A regular guest at the Deutsche Oper in Berlin, where he has led numerous productions, including Zemlinsky’s Der Traumgorge and von Walterhausen’s rarely performed Oberst Chabert, Lacombe conducted the world premiere of Vladimir Cosma’s Marius et Fanny at the Opera de Marseille starring Angela Gheorghiu and Roberto Alagna. He has also led operatic productions at the Metropolitan Opera, Royal Opera House at Covent Garden, Bayerische Staatsoper in Munich, Teatro Regio in Turin and Opera de Monte-Carlo, along with opera companies in Milwaukee, Minnesota, Philadelphia, Montreal, Quebec and Vancouver.
He has recorded for the Analekta label and has been broadcast on PBS, the CBC, Arte TV in France and on Hungarian Radio-Television.
Born in Cap-de-la-Madeleine, Quebec, Lacombe received his musical training at the Conservatoire de Musique de Montreal and at the Hochschule for Musik in Vienna.
For high-resolution artist photos, full bios and program notes, visit www.njsymphony.org/pressroom .
THE NEW JERSEY SYMPHONY ORCHESTRA
The New Jersey Symphony Orchestra is comprised of some of the country’s finest musicians. The Orchestra is proud to have Jacques Lacombe as its Music Director and Neeme Jarvi as its Conductor Laureate. Artistic excellence, innovative programming and community engagement are hallmarks of its mission. To best serve the people of New Jersey, the orchestra brings its programs to seven outstanding venues throughout the state. Education and community engagement programs enrich the listening experience for children and adults alike. Select performances of the NJSO are broadcast regionally on WWFM and throughout North America. United Airlines is the official airline of the NJSO.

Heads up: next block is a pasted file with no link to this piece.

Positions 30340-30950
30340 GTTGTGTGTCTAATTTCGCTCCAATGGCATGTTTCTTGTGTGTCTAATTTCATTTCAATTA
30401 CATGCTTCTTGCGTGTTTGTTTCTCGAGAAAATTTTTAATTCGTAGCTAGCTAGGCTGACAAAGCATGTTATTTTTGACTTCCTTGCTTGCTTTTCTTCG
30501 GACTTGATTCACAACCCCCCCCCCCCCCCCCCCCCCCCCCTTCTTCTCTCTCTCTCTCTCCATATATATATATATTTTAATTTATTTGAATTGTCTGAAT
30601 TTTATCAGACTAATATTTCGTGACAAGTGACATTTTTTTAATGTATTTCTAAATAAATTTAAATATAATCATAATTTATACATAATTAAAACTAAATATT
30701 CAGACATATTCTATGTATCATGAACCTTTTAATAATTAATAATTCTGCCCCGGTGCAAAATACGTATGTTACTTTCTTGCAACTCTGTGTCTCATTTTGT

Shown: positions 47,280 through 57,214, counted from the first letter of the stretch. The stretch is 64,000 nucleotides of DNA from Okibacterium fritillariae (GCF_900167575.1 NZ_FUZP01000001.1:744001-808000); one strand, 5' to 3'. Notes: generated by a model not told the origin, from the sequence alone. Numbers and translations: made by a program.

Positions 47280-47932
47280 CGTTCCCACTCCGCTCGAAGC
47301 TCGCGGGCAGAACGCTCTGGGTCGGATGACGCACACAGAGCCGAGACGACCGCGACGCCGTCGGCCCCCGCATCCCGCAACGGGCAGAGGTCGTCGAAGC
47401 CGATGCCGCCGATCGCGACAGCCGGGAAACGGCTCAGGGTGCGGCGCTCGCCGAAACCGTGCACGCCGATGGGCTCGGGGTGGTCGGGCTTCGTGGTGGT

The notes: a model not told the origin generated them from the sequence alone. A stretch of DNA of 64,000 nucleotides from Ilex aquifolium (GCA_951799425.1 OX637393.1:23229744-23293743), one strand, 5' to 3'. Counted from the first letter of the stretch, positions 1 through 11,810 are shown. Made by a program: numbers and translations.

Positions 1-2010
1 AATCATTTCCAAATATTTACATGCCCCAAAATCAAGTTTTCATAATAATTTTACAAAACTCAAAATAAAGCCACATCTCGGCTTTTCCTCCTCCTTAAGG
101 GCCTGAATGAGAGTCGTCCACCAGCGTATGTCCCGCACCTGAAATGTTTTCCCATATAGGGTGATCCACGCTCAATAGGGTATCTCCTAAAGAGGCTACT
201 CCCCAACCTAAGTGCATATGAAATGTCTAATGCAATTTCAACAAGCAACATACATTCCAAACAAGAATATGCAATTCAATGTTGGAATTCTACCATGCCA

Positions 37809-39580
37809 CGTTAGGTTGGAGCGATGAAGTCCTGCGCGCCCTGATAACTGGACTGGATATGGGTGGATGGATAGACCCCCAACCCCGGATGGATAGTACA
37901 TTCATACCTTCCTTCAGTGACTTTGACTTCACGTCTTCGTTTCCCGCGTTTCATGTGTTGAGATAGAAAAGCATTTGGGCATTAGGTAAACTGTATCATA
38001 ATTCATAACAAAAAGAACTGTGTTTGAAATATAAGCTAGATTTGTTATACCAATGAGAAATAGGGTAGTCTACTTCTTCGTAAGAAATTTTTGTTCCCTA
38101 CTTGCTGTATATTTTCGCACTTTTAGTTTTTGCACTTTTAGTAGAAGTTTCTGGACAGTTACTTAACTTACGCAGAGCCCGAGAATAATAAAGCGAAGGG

For more information about the New Jersey Symphony Orchestra, visit www.njsymphony.org or e-mail email@example.com . Tickets are available for purchase by phone 1.800.ALLEGRO (255.3476) or on the Orchestra’s website.
The New Jersey Symphony Orchestra’s programs are made possible in part by The New Jersey State Council on the Arts/Department of State, a Partner Agency of the National Endowment for the Arts, along with many other foundations, corporations and individual donors.
For venue contact information, directions and information about public transportation, parking, dining options and more, visit www.njsymphony.org/venues .